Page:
Walt Crawford, Journals Revisited: A Survivable Future, American Libraries, May 2004. A review of the serials crisis and potential solutions, including OA. Excerpt: "The number of open access journals (with no charge for online access, typically covering costs via publication fees or institutional subsidy) will certainly grow --but, as with SPARC-supported lower-cost journals, that growth won't save libraries any money until such journals replace overpriced commercial and professional-society journals, or at least cause their publishers to lower subscription prices." Walt outlines his "optimal scenario", which includes more online-only journals (roughly, all but the 5-10% of true "core journals" in a field), more LOCKSS and library-deposit programs to preserve online content, and lower prices by both commercial and non-profit publishers.
The April issue of Duz Magazin is devoted to OA. Unfortunately the articles themselves are not OA, or at least not yet. The TOC provides two-sentence previews and Wolfgang Heusen's editorial provides slightly more detail. In German.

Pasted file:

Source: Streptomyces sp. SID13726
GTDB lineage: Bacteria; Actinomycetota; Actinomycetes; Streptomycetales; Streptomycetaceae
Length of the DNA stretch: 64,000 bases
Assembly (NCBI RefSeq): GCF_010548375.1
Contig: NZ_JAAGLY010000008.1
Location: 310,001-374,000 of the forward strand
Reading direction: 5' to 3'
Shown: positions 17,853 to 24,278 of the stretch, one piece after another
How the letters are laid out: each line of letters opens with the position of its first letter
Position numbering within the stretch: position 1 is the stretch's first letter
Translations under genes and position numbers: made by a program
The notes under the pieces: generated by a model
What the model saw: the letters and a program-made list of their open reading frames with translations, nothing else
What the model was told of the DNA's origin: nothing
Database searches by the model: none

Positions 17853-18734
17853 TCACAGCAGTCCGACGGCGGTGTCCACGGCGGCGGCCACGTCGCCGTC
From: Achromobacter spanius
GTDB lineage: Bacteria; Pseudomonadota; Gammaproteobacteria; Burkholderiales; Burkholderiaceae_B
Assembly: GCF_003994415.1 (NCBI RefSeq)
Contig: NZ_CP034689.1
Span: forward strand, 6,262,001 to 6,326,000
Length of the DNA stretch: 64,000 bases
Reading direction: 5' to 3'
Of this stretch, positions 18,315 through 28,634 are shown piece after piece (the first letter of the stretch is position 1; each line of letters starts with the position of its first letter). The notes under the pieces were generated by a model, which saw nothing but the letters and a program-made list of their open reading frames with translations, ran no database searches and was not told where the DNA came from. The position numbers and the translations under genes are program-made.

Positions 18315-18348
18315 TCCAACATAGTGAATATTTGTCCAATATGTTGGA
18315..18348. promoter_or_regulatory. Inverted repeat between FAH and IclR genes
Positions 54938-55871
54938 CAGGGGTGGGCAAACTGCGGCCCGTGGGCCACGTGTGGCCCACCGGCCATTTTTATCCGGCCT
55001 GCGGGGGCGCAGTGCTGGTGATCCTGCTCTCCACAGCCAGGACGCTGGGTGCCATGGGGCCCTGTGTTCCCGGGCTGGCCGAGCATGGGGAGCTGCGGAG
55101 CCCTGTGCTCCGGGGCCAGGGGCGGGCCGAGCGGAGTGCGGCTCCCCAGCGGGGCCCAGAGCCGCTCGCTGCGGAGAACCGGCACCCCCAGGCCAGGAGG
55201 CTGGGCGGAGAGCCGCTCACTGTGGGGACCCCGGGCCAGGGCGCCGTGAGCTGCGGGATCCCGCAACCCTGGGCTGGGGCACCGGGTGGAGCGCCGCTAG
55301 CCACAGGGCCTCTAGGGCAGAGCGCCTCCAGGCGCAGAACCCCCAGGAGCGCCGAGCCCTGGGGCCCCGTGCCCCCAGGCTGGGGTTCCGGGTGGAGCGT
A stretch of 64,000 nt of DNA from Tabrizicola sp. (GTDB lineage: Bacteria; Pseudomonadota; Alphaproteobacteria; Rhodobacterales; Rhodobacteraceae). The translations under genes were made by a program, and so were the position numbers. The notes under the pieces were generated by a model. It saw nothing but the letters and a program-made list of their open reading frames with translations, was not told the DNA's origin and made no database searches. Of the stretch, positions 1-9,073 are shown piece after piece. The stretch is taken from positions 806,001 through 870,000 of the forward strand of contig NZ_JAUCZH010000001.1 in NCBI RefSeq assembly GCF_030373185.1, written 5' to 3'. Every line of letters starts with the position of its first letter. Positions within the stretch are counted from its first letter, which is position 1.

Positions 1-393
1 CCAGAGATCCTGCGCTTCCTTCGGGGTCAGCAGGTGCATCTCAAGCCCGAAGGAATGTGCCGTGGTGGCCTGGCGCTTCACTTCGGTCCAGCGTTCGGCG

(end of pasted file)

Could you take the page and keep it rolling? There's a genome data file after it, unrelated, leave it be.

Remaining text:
The Italian Alliance Against Cancer (Alleanza contro il cancro, or ACC) has purchased institutional memberships in BioMed Central for all nine Italian oncology institutes in the alliance. From the BMC press release: "The ACC decision is an important one for BioMed Central - bringing the number of Italian institutional members to 19. ACC institutions employ over 1200 physicians, and produces more than 1350 articles a year published in domestic and international scientific journals. BioMed Central is optimistic that many of these articles will now be published in it's Open Access journals - making the research immediately and freely available for anyone to use, reuse or redistribute." (PS: To me, this is also important as another sign that groups focused on disease eradication and patient advocacy see how OA serves their mission. It's not just for universities or governments acting on behalf of universities.)
The presentations from the 2003 CODATA / ERPANET Workshop on the Selection, Appraisal, and Retention of Scientific Data (Lisbon, December 15-17) were put online in December 2003, but have now been reissued as a Final Report.